Proving that accidentally exposing sensitive information and data theft can be bipartisan, leaks of personal information have been siphoned out from databases connected to both presidential campaigns.
On the blue side, records of nearly a thousand donors to a political action committee (PAC) supporting Hillary Clinton were stolen between January and April. The data was housed in a spreadsheet residing on Amazon's cloud. It was detected by security researchers at the MacKeeper Security Research Center.
The database belonged to the Balance of Power PAC, a California-based organization, which backs Clinton's campaign and advocates for progressive causes.
The purloined information included names, email addresses, home addresses, occupations and phone numbers. Donation amounts and methods of payment were also breached, though personal financial data was not part of the spreadsheet.
The PAC's treasurer said the data was hosted by a New Zealand-based software company, BuddyBid, which, he added, the PAC ceased doing business with months ago.
On the red side, dozens of résumés of a number of people who applied for internships with the campaign of Republican presidential hopeful Donald Trump were exposed owing to a misconfigured setting on the Amazon S3 server hosting the candidate's website.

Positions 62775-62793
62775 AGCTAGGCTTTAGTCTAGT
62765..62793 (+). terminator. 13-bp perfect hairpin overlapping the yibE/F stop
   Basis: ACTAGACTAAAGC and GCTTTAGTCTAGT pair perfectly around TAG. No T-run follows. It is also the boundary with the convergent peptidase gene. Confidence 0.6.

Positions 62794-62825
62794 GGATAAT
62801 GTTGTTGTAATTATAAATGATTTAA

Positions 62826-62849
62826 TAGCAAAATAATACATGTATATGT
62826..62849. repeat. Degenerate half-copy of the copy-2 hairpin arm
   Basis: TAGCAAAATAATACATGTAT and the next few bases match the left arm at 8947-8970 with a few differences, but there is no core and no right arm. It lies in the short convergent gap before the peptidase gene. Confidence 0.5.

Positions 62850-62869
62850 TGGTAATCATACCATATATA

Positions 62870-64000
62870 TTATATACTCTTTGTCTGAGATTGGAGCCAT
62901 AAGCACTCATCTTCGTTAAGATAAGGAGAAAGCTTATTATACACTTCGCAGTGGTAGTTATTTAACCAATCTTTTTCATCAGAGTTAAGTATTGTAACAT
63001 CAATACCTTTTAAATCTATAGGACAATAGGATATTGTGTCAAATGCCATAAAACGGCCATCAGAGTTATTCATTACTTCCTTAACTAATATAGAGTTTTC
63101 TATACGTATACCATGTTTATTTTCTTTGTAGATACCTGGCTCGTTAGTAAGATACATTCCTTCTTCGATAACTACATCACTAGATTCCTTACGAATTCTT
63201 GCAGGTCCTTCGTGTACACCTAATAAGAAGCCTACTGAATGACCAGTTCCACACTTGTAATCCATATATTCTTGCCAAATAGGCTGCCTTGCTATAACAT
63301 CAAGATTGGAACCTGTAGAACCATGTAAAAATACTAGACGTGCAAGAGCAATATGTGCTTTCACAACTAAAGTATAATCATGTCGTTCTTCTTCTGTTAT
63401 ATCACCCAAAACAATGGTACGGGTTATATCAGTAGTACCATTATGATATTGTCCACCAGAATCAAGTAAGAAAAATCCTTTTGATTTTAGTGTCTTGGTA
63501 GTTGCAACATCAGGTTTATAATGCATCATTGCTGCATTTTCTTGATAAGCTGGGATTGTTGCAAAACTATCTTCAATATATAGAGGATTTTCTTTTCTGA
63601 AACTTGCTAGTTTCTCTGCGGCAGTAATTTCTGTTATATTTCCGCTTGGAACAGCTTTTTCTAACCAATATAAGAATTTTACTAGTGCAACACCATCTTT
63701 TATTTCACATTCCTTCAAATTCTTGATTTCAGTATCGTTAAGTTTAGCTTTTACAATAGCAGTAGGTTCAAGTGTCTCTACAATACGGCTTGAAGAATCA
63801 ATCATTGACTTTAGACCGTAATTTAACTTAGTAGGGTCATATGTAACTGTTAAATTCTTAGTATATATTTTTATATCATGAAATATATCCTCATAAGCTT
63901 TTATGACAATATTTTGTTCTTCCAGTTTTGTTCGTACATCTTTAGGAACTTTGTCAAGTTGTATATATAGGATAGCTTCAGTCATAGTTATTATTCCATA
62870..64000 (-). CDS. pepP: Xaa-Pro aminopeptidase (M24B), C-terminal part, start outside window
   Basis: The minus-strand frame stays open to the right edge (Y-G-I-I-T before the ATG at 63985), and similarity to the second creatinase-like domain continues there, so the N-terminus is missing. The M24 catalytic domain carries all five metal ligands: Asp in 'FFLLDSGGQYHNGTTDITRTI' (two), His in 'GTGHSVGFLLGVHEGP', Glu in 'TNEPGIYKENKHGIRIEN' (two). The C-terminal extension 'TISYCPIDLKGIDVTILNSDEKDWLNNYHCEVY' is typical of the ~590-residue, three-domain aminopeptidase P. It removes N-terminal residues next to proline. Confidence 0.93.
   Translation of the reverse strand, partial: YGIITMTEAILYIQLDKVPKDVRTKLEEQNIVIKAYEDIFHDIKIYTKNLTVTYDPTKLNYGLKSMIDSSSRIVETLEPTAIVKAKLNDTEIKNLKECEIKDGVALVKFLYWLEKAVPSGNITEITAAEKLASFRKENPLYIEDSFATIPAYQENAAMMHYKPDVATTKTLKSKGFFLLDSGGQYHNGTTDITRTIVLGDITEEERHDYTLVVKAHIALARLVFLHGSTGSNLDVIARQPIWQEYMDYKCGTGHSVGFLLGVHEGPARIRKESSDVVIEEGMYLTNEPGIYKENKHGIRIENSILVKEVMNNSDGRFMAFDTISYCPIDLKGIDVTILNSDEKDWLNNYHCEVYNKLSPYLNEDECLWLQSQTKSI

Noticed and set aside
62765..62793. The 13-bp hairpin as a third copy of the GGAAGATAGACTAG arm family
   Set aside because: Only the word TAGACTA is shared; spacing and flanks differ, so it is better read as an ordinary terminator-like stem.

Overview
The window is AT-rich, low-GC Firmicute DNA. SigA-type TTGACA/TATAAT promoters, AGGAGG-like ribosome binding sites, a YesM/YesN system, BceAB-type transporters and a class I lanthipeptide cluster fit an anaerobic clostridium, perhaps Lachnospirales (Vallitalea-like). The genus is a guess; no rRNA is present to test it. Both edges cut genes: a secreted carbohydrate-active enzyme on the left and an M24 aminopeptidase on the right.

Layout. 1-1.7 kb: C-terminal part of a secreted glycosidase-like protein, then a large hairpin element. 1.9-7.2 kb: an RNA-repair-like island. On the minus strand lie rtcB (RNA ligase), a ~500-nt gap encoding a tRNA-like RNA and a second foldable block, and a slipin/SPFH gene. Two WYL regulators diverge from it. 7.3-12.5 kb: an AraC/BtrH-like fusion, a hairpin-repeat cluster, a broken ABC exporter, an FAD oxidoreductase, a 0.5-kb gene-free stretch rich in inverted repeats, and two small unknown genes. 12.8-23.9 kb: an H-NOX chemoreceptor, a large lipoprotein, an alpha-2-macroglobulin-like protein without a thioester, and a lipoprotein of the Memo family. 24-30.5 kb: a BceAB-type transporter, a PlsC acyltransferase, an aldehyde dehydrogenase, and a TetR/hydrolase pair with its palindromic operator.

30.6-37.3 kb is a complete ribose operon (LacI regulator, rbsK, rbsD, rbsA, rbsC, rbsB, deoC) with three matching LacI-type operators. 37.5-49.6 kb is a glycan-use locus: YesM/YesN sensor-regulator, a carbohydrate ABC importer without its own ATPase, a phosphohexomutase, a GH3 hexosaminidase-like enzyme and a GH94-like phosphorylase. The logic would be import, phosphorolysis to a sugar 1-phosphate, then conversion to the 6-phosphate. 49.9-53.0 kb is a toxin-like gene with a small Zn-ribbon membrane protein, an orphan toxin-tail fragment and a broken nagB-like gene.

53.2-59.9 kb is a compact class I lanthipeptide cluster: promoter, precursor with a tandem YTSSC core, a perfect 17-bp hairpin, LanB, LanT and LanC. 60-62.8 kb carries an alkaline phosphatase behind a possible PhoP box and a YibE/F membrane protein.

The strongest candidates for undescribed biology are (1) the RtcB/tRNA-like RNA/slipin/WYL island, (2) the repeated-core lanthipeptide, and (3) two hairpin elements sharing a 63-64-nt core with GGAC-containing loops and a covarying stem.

Chris Vickery, lead security researcher of the MacKeeper security research team, said in a blog post on Wednesday that after discovering Trump's asset repository, he poked around and detected a folder named “resumes.”
Because the site designer configured automated script to move files into the résumé directory, Vickery said he figured out how an automated script would assign names. He began with “resume_1.pdf,” which loaded a download dialogue window. "The file contained a glut of personal details, work/education history, and references for a young person hoping to become an intern with the Trump campaign," he wrote on his post.
He was quickly able to gain access to two dozen names via basic filename fuzzing; for instance, “resume2.docx” to “resume_9.pdf” and “resumeDT.pdf.”
Vickery notified the Trump staff of the exposure, after which the proper server permissions were applied.
"Ultimately, this was an entirely avoidable mistake on the part of Trump's tech staff," Vickery wrote.
Campaigns are often difficult entities to secure as they aren't permanent organizations and their staff and needs change rapidly, Tim Erlin, senior director of IT security and risk strategy at Tripwire, told SCMagazine.com on Thursday..
“Cybersecurity isn't a partisan issue," he told SC. "Both Democrats and Republicans alike are capable of misconfiguring settings and failing to patch vulnerabilities. Campaigns do handle sensitive information routinely, and securing that data needs to be part of their charter from the start.”